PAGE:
Logic

Get A Logical Introduction to Proof PDF

By Daniel W. Cunningham

ISBN-10: 1461436303

ISBN-13: 9781461436300

ISBN-10: 1461436311

ISBN-13: 9781461436317

The ebook is meant for college students who are looking to how you can turn out theorems and be greater ready for the pains required in additional develop arithmetic. one of many key elements during this textbook is the advance of a technique to put naked the constitution underpinning the development of an explanation, a lot as diagramming a sentence lays naked its grammatical constitution. Diagramming an explanation is a manner of proposing the relationships among many of the elements of an evidence. an evidence diagram offers a device for exhibiting scholars how one can write right mathematical proofs.

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Additional info for A Logical Introduction to Proof

Example text

P(x) ∧ D(x, y). If x = 4 and y = 8, then the statement is true. When x = 3 and y is any integer, the statement is false. 4. D(x, y) → ¬P(x). When x = 5 and y = 10, the statement is true. If x = 1 and y = 3, then the statement is false. Example 2. Analyze the logical forms of the following statements, that is, write each statement symbolically, using the predicates P, E, D defined in Example 1. 1. x is a prime number, and either y is even or z is divisible by x. 2. Exactly one of x and y is even.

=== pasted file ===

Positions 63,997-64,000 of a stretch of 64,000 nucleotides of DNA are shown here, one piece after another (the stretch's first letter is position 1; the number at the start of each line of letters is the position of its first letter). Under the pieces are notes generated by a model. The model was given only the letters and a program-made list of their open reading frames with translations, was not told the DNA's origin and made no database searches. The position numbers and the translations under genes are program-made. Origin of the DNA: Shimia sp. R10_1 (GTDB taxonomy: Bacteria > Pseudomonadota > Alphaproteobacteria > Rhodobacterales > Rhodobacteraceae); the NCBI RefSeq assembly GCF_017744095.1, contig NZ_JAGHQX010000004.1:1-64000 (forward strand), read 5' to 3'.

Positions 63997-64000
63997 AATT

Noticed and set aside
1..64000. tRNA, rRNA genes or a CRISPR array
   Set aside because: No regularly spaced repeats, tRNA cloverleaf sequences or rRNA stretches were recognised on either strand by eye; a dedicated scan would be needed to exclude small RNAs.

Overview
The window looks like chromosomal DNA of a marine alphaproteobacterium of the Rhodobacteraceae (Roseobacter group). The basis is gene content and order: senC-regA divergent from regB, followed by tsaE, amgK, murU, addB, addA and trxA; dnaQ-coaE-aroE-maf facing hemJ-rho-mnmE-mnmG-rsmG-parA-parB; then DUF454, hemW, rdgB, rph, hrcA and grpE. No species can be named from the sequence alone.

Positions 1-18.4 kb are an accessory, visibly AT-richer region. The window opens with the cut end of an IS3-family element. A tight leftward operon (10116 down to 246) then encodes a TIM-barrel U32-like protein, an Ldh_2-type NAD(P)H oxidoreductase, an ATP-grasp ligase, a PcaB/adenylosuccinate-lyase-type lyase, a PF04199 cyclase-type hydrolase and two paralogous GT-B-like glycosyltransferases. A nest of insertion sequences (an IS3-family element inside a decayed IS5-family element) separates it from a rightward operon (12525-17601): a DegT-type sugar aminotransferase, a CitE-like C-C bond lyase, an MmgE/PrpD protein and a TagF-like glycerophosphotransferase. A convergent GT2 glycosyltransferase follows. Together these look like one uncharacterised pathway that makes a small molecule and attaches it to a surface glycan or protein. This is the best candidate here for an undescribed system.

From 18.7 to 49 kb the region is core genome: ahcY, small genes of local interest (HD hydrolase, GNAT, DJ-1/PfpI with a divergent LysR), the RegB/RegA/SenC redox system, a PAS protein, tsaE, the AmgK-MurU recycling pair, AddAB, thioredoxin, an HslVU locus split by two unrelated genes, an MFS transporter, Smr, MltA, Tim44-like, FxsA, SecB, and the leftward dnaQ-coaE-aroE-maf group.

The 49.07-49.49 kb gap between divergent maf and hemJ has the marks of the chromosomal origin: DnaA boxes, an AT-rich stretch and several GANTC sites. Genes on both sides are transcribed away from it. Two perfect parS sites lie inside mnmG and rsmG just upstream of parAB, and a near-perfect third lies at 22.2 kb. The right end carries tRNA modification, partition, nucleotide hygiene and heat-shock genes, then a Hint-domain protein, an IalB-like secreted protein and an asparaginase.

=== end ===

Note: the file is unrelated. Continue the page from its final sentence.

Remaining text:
Biconditional Law 1. (P ↔ Q) ⇔ (P → Q) ∧ (Q → P). 5, to derive new logic laws. Example 2. Show that (P → R) ∧ (Q → R) ⇔ (P ∨ Q) → R, by using propositional logic laws. Solution. We first start with the more complicated side (P → R) ∧ (Q → R) and derive the simpler side as follows: (P → R) ∧ (Q → R) ⇔ (¬P ∨ R) ∧ (¬Q ∨ R) by Conditional Law(1) ⇔ (¬P ∧ ¬Q) ∨ R by Distributive Law(4) ⇔ ¬(P ∨ Q) ∨ R by De Morgan’s Law(1) ⇔ (P ∨ Q) → R by Conditional Law(1). Therefore, (P → R) ∧ (Q → R) ⇔ (P ∨ Q) → R.

The logical form of statement 1 is P(x) ∧ (E(y) ∨ D(x, z)). ” We get E(x) ∨ E(y) for the “one or the other” part, and for the “not both” part we get ¬(E(x) ∧ E(y)). Thus, the logical form of the given statement is (E(x) ∨ E(y)) ∧ ¬(E(x) ∧ E(y)). 1 Universe of Discourse We say that A is a set when A is a collection of objects. The objects that belong to a set A are called the elements of A. We write a ∈ A to mean that a is an element, or a member, of the set A. We write a ∈ / A when a is not an element of the set A.

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A Logical Introduction to Proof by Daniel W. Cunningham


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